Panetta: At Least Some Non-Combat Troops Will Remain In Iraq After 2011
Secretary of Defense Leon Panetta gave the strongest signal ever that there will be some U.S. military presence in Iraq after December 31st.
The current Status of Forces Agreement between the United States and Iraq calls for all American troops to be out of the country by December 31st, but the Obama Administration has been hinting to the Iraqis that they’d be willing to keep U.S. forces in the country past that date if the Iraqis want to agree to a new SOFA. Now, Secretary of Defense Leon Panetta is hinting that a deal to keep at least some Americans in Iraq past the end of year is all but a official:
WASHINGTON — Defense Secretary Leon Panetta said Friday that Iraq has agreed to negotiate an extension of noncombat U.S. forces there beyond 2011.
“My view is that they finally did say, ‘Yes,’ ” he said during his first small-group press interview since taking office July 1. Panetta is the highest-ranking U.S. official to indicate this so clearly.
Six weeks ago, an exasperated Panetta urged Iraqi leaders to “Dammit, make a decision” about extending the U.S. troop presence beyond the scheduled Dec. 31 withdrawal.
Now, although Iraqi leaders have yet to make a formal request, Panetta said the Pentagon is moving forward, because there is unanimous consent among key Iraqi leaders to address U.S. demands.
Those demands include that Iraqis begin negotiating internally what type of U.S. training force they would like, begin a process to select a defense minister, craft a new Status of Forces Agreement and increase operations against Iranian-backed militants.
Pentagon press officials also sought to clarify Panetta’s statement.
“The Secretary was asked if there had been progress in our discussions with the Iraqi government since his visit six weeks ago,” Pentagon spokesman George Little said in a statement. “He made clear that the Iraqis have said yes to discussions about the strategic relationship beyond 2011, and what that relationship might look like.”
For their part, the Iraqis are making clear that there is no agreement at this point:
Shortly after Panetta’s interview hit the Internet, a spokesman for Iraqi Prime Minister Nouri al-Maliki told Agence-France Presse that no deal is in place.
“We have not yet agreed on the issue of keeping training forces,” spokesman Ali Mussawi said. “The negotiations are ongoing, and these negotiations have not been finalized.”
Panetta also said, according to the official transcript, that the Pentagon will abide by President Barack Obama’s pledge to end U.S. military operations in Iraq.
“We have begun the drawdown, and we will continue the drawdown and we will fulfill the commitment that we are going to take all the combat forces out of Iraq,” he said. “That’s a commitment the president made to the country and I think he clearly wants to stand by that. The issue will then become what is the kind of training assistance and presence that Iraq feels it needs in order to be able to defend itself and secure itself.”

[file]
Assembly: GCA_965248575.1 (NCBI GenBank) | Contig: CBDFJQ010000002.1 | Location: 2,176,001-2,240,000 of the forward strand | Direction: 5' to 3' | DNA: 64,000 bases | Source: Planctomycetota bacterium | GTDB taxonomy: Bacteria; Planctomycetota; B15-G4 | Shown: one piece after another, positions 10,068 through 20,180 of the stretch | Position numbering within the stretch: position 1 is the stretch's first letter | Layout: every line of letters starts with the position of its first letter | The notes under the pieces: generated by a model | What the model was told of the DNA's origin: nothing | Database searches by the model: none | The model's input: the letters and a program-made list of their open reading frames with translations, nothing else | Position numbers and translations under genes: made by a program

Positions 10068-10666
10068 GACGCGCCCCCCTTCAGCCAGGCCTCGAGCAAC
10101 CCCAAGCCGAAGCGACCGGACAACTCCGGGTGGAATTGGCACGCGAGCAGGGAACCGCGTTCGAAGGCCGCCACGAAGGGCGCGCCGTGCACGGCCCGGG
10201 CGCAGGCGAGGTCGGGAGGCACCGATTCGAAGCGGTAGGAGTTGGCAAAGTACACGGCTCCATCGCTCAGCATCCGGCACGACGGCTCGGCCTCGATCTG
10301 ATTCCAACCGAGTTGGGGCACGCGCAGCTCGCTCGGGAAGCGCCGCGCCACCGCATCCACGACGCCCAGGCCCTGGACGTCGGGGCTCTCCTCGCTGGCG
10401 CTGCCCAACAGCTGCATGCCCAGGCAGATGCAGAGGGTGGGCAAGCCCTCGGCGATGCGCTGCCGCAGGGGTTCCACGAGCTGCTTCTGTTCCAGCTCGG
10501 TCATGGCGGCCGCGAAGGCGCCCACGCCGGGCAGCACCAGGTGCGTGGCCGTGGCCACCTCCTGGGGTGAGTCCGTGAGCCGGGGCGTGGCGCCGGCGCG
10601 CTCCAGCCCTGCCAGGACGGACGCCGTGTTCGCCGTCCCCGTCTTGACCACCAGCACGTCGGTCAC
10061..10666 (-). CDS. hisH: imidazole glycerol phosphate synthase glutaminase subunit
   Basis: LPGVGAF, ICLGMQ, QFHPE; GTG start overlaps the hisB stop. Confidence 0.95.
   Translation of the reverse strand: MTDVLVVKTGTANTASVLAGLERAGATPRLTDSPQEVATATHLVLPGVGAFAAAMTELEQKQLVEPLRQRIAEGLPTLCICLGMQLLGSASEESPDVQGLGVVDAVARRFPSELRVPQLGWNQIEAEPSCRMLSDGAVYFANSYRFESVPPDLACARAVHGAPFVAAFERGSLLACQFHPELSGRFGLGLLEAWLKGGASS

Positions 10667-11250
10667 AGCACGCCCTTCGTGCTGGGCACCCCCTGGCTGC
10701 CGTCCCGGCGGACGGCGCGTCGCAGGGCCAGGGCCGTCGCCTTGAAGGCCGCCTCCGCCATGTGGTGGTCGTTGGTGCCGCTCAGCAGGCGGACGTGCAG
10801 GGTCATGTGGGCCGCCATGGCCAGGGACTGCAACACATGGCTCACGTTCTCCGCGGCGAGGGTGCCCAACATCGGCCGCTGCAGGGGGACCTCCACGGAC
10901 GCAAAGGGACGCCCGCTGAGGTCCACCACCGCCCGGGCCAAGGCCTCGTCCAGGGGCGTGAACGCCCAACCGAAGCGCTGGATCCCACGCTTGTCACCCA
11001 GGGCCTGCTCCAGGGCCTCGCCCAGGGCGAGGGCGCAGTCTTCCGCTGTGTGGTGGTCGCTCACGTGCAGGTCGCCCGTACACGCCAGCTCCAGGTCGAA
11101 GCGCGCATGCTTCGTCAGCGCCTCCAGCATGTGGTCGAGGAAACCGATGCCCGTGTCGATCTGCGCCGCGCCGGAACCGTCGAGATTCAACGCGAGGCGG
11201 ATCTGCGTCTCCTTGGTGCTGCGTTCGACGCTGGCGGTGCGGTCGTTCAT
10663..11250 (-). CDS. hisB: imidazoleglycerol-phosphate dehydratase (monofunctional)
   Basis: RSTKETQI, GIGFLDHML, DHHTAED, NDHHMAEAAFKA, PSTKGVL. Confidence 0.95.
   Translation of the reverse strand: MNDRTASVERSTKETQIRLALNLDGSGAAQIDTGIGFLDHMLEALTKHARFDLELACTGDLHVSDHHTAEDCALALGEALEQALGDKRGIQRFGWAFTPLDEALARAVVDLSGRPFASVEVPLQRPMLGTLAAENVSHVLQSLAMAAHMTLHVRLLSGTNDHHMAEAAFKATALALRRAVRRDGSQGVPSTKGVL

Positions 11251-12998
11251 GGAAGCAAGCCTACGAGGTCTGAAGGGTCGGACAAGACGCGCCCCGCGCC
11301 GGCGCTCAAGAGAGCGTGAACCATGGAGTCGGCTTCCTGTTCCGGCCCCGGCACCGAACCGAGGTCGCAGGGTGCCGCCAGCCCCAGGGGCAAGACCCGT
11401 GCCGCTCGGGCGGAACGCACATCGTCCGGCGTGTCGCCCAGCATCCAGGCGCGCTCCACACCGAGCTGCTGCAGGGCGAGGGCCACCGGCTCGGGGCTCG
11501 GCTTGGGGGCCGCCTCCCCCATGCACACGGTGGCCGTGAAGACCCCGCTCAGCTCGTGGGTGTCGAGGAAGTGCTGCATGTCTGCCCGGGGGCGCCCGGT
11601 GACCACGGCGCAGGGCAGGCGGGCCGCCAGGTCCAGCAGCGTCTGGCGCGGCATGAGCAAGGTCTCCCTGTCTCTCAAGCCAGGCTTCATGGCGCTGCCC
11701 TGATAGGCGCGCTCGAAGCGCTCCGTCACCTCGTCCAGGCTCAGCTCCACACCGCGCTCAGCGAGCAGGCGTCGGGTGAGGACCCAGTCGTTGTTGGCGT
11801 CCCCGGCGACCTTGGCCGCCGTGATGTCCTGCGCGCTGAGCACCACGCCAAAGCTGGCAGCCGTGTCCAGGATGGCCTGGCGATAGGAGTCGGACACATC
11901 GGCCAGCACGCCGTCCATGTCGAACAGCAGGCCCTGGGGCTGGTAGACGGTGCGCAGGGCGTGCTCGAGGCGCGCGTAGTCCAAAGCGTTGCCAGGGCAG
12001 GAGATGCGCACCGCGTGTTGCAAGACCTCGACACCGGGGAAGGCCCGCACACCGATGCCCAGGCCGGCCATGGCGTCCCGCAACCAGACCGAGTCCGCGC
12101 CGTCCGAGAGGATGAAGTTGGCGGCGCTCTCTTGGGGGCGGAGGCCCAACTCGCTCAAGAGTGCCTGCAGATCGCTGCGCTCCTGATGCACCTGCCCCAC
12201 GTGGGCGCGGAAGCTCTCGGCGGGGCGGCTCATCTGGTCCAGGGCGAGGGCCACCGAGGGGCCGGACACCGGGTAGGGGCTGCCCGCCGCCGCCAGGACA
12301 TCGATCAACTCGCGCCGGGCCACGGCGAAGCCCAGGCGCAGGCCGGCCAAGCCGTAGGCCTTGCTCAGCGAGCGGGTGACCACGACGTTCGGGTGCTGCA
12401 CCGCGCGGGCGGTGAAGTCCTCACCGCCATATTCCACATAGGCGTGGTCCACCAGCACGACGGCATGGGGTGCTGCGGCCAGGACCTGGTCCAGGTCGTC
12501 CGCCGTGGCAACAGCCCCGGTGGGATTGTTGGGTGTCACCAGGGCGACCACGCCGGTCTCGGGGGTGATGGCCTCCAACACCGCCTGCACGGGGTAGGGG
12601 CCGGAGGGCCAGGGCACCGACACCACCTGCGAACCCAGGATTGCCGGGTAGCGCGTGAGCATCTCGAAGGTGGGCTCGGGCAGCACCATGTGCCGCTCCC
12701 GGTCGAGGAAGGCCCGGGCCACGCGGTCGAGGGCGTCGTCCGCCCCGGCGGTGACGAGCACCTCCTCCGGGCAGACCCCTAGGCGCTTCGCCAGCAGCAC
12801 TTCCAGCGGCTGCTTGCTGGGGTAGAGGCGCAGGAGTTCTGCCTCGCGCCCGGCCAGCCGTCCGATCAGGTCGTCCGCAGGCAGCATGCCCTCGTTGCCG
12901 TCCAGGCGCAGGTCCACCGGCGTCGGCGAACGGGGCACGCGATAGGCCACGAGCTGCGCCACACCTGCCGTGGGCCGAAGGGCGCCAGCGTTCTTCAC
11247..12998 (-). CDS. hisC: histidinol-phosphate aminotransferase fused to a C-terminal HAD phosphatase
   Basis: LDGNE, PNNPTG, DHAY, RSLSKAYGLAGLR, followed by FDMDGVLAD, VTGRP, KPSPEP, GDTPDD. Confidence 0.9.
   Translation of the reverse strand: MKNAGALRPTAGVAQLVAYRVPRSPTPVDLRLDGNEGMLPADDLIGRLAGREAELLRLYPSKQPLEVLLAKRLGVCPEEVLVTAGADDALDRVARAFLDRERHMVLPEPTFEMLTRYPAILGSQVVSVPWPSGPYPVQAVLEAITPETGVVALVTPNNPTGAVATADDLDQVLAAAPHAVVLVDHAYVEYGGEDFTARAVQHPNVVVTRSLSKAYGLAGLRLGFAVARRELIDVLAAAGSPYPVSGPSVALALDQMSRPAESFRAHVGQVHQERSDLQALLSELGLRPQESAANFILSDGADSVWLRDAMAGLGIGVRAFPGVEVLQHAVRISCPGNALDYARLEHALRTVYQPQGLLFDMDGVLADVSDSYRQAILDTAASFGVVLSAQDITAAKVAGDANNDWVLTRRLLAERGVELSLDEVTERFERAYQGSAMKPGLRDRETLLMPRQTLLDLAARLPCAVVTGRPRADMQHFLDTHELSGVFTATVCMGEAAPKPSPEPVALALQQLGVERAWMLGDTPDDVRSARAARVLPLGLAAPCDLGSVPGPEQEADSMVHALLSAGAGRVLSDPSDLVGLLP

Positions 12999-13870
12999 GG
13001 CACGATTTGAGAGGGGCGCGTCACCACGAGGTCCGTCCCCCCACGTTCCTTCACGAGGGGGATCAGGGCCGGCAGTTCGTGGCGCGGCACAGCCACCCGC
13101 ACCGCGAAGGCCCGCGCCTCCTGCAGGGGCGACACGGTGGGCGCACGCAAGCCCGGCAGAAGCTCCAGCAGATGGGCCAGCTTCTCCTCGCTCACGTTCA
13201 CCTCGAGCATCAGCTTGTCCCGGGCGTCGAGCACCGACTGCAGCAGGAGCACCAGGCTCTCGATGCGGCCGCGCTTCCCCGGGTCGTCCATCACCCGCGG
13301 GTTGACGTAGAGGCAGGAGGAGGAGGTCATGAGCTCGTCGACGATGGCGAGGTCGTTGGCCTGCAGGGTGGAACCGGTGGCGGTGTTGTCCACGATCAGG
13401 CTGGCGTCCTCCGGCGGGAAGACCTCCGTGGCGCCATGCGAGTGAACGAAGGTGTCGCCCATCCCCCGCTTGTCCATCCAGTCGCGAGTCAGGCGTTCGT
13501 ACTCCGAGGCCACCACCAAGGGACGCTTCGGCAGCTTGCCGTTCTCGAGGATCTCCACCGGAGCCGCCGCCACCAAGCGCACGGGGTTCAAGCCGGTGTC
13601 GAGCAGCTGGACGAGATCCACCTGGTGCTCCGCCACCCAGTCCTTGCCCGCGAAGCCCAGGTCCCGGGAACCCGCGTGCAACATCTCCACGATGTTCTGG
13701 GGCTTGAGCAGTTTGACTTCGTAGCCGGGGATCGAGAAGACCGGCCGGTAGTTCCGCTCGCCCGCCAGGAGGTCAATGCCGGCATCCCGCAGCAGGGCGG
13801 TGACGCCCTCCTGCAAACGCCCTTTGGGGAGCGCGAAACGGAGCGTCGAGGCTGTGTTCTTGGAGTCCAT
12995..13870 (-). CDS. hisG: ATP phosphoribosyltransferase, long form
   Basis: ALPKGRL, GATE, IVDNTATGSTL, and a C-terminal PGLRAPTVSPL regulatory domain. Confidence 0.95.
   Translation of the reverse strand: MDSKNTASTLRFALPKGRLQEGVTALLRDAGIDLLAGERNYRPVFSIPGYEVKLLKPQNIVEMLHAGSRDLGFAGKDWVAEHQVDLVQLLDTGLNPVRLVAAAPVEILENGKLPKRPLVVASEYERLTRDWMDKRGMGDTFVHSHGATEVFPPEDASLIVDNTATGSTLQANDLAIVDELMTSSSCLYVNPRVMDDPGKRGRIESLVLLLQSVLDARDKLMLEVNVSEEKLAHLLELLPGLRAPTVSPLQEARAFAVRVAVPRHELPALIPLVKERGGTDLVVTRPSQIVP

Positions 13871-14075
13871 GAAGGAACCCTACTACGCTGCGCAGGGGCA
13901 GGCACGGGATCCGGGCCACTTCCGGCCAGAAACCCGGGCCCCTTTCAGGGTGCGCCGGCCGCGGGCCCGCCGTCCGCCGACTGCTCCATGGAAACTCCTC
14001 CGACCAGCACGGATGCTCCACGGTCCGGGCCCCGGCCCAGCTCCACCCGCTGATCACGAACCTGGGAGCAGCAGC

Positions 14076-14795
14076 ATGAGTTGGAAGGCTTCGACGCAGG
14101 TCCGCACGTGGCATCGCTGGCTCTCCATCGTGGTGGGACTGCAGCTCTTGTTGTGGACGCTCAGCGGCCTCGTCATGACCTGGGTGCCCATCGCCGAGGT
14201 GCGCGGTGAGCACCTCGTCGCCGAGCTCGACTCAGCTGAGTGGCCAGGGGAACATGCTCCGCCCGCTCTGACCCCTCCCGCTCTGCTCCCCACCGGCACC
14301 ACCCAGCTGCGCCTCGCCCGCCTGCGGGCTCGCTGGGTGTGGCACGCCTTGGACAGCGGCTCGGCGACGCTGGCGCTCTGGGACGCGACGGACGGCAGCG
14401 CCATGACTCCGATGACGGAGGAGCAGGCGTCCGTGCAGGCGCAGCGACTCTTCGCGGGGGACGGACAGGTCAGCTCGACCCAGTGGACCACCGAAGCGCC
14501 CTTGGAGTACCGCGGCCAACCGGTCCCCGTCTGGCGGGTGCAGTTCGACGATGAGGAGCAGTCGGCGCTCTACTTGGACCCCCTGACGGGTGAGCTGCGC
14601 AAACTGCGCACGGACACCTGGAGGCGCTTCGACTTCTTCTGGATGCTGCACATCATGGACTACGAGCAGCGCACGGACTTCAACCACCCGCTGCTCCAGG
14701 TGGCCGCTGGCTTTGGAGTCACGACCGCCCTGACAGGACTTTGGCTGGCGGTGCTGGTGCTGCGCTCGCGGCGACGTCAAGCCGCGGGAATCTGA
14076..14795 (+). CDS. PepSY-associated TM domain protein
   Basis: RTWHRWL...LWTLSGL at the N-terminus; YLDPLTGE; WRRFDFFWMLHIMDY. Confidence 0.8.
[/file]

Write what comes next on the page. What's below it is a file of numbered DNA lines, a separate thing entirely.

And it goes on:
What we’re talking about here, then, isn’t a continuation of the U.S. force presence in Iraq at the levels that they’re at today, but some kind of training role for a smaller force of American troops, something that, for better or worse, we do in a wide variety of countries across the globe. Given that, I don’t think it’s fair to say that the Administration is backing down from the pledge that the President made in 2009 to have all combat forces out of Iraq by the end of 2011. Additionally, there’s at least an argument that can be made that it wouldn’t be a bad idea to continue training the Iraqi Army so that the country can defend itself.
Of course, Iraq isn’t just any other country. We fought a war there not too long ago, and it happens to be smack-dab in the middle of the most volatile region of the world, with an aggressive Islamic Republic on its Eastern border and an unstable Syria on its Western border. Add to that the ongoing disputes between Sunni, Shia, and Kurds that is making even forming a government prove next to impossible, and one wonders if even a small American training force won’t end up being little more than a sitting duck for terrorists or others, an attack on which would almost compel us to become involved in an internal Iraqi conflict.
Public opinion on the Iraq War is pretty emphatic at this point, however. The majority of Americans now consider it to have been a mistake and the support for the complete withdrawal of American troops is extremely high. The Administration is taking the risk of bucking public opinion and looking hypocritical by agreeing to keep even a token force behind in Baghdad. Whether that will matter come election time is unclear, but it’s only likely to add to the disappointment that many of the President’s initiial and most enthusiastic supporters are feeling right about now.
Of course, whatever American force is left behind after December 31st is likely to be far, far smaller than what some Bush Administration officials and devotees of neoconservatism were hoping for. In the later years of the Bush Administration, there was talk of permanent American military bases in Iraq not unlike those we still have in Germany 66 years after the end of World War II. Thankfully, that won’t be happening and I suppose that’s something to be happy about.